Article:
Review of VA-11 Hall-A
|By||Vote: 9kraines on 2022-01-14|
|Review||I decide how good a game is based on how much I'm left wanting more of it, and if I am, if it's a satisfying feeling or not. Put simply, I am wanting more, much more, but the story ended just fine and I can't be upset over it.|
The setting sucks you in, and I can't emphasize that point enough. The striking visual design grabs you by the eyes and doesn't let go. It's not only just pretty to look at it, there are little details everywhere that add to the experience. You can be several hours in and notice something new at the bar you simply didn't see before, a tidbit about a character that adds to their charm, or something simply in the background that feels like a charming Easter egg. The soundtrack is phenomenal, as it just puts out that perfect vibe. I find that this can be a bit of a strange thing to say, as you, the player, get to choose the songs playing for the majority of the game, but they all just fit. The songs you don't choose also just slide in very well to their scenes, and it all adds up to creating the very futuristic, dystopian world that it sets out to be.
The characters themselves just pop too. They're almost like fighting game characters in their design, the way on first glance you can more or tell what they're about, something about their personality, and what kind of conversation you'll get with them. The fun part too is that they all fit somewhat of a trope yet for whatever reason it doesn't feel forced or old. The characters play their part and it fits nicely because of it.
On the topic of things feeling forced, it all feels sort of natural. The following could be considered spoilers, but they're minor at best: Several characters being gay, bisexual, or what have you just seems like a natural occurrence in a world like Glitch City, a place on the cutting edge of all things. On this topic, the Lilim, essentially sentient robotic beings, all fit in without a hitch as well. The sex worker Lilim, Dorothy, who appears to be in the 10-13 age range, may be off putting to some, but I quickly just accepted it as a fact of the world and didn't think anything of it. Other ideas, like the city being a futuristic dystopia, are just as easy to swallow. Within minutes of beginning the game you're asked to make a Beer, and if you read the description of the drink, you'll find Beer has largely disappeared as a real, brewed beverage and has been mostly replaced by the chemicals you're mixing now. It's very simple to just accept this as reality, especially in today's environment and its strained supply chains.
The main story line of the game also just feels like one of the many side stories that the bar regulars present you with. You get to be immersed not only in what's on the protagonist's mind but also pretty much every character you interact with. The developers could easily take any of the other characters in this game and make a new one revolving around them and it would very likely be just as interesting and engaging.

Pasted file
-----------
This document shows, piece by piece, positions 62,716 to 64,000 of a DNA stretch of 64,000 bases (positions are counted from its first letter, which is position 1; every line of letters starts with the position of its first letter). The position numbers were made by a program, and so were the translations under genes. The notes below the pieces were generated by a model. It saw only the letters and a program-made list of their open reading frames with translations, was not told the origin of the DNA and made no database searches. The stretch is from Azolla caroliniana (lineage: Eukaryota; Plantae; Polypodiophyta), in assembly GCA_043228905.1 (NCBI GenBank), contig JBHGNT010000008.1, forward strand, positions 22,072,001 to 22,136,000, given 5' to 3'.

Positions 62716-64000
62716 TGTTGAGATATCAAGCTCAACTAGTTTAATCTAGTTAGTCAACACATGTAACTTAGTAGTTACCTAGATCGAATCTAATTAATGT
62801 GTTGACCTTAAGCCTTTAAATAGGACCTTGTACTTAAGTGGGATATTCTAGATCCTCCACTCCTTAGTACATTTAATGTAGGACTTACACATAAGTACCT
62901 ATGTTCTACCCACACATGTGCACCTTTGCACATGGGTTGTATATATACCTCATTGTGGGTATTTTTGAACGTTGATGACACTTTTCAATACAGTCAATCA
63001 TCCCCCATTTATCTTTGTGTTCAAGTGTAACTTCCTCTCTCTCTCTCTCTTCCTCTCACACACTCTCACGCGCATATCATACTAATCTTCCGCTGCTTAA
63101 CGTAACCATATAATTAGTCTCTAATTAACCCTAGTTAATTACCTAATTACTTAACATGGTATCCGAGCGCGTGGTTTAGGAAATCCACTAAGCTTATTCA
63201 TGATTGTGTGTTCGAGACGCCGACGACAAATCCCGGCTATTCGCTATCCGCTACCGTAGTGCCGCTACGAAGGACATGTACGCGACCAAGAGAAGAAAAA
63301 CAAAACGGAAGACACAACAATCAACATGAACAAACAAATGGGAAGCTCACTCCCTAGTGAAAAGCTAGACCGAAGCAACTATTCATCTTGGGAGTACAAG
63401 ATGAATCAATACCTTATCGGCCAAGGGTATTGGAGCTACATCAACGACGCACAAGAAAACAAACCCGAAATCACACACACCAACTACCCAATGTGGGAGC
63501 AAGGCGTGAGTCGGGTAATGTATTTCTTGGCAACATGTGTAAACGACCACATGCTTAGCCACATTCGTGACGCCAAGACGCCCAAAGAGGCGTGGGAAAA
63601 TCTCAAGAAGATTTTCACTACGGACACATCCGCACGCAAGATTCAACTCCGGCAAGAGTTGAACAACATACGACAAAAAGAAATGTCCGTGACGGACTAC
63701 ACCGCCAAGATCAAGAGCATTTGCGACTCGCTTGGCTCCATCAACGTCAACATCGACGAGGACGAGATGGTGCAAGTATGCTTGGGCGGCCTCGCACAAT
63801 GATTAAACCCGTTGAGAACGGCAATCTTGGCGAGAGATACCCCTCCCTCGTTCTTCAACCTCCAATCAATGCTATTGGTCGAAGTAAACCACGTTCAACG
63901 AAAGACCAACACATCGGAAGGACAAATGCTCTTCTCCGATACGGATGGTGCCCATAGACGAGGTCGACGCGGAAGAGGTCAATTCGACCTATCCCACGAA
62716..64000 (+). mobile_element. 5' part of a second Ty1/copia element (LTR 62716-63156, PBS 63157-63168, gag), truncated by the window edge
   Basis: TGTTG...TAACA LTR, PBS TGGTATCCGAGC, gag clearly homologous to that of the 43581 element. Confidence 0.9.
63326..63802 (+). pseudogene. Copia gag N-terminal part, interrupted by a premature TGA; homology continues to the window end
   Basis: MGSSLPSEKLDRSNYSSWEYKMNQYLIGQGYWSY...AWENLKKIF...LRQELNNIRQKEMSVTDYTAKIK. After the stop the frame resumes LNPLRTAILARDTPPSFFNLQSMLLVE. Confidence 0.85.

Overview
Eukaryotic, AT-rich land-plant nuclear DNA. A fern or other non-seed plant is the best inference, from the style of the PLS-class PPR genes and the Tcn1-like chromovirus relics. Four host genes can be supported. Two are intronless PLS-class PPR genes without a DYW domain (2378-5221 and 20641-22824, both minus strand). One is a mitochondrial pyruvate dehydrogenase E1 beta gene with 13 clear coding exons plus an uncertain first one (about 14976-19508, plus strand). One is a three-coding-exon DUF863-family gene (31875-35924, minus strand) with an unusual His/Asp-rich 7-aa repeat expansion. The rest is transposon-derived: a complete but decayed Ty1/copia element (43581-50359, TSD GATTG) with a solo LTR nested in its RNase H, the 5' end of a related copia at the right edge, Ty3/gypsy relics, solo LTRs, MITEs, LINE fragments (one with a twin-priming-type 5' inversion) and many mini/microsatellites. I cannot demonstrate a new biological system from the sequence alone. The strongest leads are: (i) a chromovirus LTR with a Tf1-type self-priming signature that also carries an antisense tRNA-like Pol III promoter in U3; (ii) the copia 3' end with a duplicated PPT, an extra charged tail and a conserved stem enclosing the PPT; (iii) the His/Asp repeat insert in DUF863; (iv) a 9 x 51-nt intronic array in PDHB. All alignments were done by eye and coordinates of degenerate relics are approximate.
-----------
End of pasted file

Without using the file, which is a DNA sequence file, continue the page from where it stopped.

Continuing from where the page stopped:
And that brings me to my only real gripe about the game. While you're not exactly railroaded into a singular ending, you're more or less stuck on one path with only a fork at the very end. You do have some variety in choices, as the drinks you serve do open up different side stories (with some interesting happenings if you choose to get some clients drunk). However, it's not that far off from being a kinetic novel. At the end of the day, though, this is a minor gripe. The game didn't seem to set out for you to have 10+ different routes to explore, and it doesn't do that. The problem is that a few alternate routes, namely the secret characters, are basically impossible to find without just googling how or having played another of their games where the hint is given. This wouldn't be as much of a problem if the games were in the same series, but it just seems like a bit much to look for. Ultimately it doesn't matter, as this doesn't affect the story or the gameplay, just a thing that bothered me.
Of also minor complaint is the character Anna, who is a non-factor nearly the entire game until later on when she suddenly makes what feel like a lot of appearances. This kind of matches her character, though, so it's not a major detractor.
After completing the game you also get to do a few prologue days and one epilogue, which are nice and help add some depth to some characters while tying up a few plot points a bit tighter. They don't take very long and serve as just a bit more when you're fiending for more Glitch City.
All in all, fantastic. I loved it, and I would specifically only go through a few days in a sitting just to let the story digest a bit more and sink in. I recommend it to everyone.